The Handbook of Blended Learning: Global Perspectives, Local Designs.

Bonk, C. J., & Graham, C. R. (2012). The Handbook of Blended Learning: Global Perspectives, Local Designs. John Wiley & Sons.

This book focuses on business, higher education and workplace. There is also a section on future trends. It highlights most recent practices and trends from a global perspective. It is included here although there is little or no focus on language teaching and learning, but because it is often referred to as “The” guide to blended learning.

A Blended learning framework.

Negin Mirriahi, Dennis Alonzo, & Bob Fox. (2015). A Blended learning framework. Research in Learning Technology, 23.

The context of this report is higher education, but the issues described and the framework proposed are relevant for adult settlement language training programs. The authors claim that students’ demand for flexibility in learning and the affordances of technology have led to the rise of blended learning in the higher education sector. They cite three key challenges to its popularity. The first challenge is that academics often do not have the confidence or skill in using online technology. This low digital fluency limits integration of technology and impedes more effective learning. The second challenge is the notion that blended learning has not been well-defined and often isn’t used in a consistent way across an institution. They cite inconsistencies such as course design, teaching approaches, percent of face-to-face versus online time, the purpose of blending, and the role of technology. The third issue they address is the lack of standards-based tools available to both guide and evaluate blended learning course design. The authors present a standards-based framework to address these issues.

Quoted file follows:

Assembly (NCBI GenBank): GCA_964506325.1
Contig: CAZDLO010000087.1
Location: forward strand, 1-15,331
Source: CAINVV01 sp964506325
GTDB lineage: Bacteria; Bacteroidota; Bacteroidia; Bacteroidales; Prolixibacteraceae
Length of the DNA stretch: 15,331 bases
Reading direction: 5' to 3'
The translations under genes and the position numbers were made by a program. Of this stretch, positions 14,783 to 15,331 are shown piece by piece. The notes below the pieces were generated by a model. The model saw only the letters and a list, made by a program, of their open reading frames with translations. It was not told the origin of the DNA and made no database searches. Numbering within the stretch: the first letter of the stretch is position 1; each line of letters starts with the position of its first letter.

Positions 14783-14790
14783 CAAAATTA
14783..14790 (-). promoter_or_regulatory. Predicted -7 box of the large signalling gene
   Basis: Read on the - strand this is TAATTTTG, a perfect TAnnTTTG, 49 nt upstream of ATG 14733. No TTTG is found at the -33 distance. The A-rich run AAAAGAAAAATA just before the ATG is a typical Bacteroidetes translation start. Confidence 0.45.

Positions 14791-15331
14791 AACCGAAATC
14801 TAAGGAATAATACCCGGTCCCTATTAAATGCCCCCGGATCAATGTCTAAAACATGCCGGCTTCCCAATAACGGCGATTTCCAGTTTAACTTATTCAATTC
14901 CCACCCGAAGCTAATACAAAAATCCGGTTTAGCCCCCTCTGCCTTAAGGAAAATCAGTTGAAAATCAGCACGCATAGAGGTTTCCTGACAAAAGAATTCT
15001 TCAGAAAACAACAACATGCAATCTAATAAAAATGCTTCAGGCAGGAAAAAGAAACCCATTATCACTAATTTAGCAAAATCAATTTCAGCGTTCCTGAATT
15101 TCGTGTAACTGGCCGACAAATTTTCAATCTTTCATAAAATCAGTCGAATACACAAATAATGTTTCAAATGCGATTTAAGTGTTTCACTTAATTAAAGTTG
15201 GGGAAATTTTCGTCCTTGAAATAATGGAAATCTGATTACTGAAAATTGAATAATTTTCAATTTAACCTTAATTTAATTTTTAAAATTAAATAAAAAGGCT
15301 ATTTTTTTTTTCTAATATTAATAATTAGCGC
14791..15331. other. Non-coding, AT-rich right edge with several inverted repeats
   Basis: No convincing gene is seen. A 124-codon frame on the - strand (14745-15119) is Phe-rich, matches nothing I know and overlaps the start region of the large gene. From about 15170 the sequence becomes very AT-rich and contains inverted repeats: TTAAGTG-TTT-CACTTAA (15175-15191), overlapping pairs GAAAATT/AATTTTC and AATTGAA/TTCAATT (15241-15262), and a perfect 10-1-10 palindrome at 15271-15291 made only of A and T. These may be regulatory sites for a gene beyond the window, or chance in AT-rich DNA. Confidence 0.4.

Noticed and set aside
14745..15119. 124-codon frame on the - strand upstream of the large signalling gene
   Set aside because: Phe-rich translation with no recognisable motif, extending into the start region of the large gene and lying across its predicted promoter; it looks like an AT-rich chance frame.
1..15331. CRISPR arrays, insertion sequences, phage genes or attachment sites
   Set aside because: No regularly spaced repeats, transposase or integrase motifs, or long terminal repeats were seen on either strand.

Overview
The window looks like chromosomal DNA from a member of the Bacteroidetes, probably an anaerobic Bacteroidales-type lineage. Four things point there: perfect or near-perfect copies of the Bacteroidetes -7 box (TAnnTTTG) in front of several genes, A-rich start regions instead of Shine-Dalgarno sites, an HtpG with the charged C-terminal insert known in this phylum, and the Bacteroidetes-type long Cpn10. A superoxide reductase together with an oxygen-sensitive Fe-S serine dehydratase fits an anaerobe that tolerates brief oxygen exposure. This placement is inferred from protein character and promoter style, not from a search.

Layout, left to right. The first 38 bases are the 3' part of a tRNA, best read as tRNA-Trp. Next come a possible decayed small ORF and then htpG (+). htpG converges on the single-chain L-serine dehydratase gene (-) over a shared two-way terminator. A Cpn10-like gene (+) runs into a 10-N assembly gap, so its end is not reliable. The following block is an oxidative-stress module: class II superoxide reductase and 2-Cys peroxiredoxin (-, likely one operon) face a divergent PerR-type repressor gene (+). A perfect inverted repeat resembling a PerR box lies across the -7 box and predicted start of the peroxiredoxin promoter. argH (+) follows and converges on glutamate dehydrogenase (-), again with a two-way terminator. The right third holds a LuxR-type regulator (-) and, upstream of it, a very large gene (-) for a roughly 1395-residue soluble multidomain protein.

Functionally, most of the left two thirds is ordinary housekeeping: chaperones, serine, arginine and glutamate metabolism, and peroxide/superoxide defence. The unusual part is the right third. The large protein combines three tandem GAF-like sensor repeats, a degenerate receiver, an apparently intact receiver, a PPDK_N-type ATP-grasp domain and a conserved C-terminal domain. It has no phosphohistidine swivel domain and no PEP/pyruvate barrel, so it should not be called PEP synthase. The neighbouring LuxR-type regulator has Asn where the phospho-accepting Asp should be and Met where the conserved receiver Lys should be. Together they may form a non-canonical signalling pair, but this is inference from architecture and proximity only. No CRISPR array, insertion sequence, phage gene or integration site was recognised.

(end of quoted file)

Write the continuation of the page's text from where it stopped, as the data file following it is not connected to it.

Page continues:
Retrievable from: http://www.researchinlearningtechnology.net/index.php/rlt/article/view/28451

A closer look at blended learning – parameters for designing a blended learning environment for language teaching and learning.

Neumeier, P. (2005).  A closer look at blended learning – parameters for designing a blended learning environment for language teaching and learning. ReCALL, 17(2), 163–178.

This journal article, written at a time when interest was building in blended learning, despite the fact that there was not a lot of research related to it, is widely cited in the literature. Neumeier provides a framework to address the question about which combination of modes provides the best blended language teaching and learning environment. Her goal is to help practitioners see and understand the complexity of blended learning environments so that they can make good use of blended learning. She provides a clear definition of blended learning and stresses the importance of finding the most effective and efficient combination of face to face and computer-assisted learning for the specific learners, context and objectives. She makes it clear that there is no course design that will work for all situations – neither in the face-to-face component, nor in the computer-assisted component. Neumeier’s six parameters identify the criteria to take into consideration for designing a course or program.

Available for Purchase (USD $30.00) at: http://journals.cambridge.org/action/displayAbstract?fromPage=online&aid=355476